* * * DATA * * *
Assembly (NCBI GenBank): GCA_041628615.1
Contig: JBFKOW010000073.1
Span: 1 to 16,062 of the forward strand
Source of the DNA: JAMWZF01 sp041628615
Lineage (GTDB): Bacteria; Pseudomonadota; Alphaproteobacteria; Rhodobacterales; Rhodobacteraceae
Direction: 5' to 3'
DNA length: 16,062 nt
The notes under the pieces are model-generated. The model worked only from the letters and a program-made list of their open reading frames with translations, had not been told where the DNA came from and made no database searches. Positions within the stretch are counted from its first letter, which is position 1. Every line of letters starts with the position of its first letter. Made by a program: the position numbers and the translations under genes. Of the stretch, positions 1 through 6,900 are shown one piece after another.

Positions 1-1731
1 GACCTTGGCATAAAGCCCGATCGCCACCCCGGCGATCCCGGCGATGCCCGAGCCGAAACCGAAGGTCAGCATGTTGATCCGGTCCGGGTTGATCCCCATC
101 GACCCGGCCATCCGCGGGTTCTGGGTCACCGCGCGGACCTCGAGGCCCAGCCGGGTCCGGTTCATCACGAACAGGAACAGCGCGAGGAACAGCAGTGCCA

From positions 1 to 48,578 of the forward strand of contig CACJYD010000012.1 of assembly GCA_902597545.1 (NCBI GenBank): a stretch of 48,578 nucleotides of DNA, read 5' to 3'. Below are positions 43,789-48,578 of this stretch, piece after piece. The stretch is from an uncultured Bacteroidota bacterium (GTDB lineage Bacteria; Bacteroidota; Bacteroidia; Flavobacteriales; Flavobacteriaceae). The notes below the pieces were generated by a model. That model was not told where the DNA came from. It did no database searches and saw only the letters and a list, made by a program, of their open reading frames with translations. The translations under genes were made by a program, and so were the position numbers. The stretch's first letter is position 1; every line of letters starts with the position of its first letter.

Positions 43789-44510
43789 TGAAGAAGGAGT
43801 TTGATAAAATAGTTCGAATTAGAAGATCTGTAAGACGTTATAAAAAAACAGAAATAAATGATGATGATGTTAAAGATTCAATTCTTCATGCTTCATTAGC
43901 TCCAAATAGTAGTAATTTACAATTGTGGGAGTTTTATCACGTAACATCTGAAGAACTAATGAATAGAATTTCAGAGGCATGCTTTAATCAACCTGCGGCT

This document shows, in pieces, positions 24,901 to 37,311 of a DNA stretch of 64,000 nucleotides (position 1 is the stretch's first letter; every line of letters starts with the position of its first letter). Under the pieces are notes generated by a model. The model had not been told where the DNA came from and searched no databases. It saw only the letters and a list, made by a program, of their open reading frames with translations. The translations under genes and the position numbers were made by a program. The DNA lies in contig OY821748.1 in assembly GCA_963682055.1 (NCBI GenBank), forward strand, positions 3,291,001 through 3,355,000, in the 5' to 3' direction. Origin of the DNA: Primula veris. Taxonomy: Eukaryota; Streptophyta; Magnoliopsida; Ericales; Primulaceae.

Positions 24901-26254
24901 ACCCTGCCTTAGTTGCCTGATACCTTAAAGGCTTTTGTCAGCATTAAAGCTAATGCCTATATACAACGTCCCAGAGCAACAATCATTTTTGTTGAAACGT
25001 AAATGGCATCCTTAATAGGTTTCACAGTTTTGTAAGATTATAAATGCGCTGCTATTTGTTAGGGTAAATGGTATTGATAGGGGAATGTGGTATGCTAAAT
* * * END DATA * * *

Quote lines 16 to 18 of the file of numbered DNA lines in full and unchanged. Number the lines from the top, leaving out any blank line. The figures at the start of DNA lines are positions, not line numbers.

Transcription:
43901 TCCAAATAGTAGTAATTTACAATTGTGGGAGTTTTATCACGTAACATCTGAAGAACTAATGAATAGAATTTCAGAGGCATGCTTTAATCAACCTGCGGCT

This document shows, in pieces, positions 24,901 to 37,311 of a DNA stretch of 64,000 nucleotides (position 1 is the stretch's first letter; every line of letters starts with the position of its first letter). Under the pieces are notes generated by a model. The model had not been told where the DNA came from and searched no databases. It saw only the letters and a list, made by a program, of their open reading frames with translations. The translations under genes and the position numbers were made by a program. The DNA lies in contig OY821748.1 in assembly GCA_963682055.1 (NCBI GenBank), forward strand, positions 3,291,001 through 3,355,000, in the 5' to 3' direction. Origin of the DNA: Primula veris. Taxonomy: Eukaryota; Streptophyta; Magnoliopsida; Ericales; Primulaceae.

Positions 24901-26254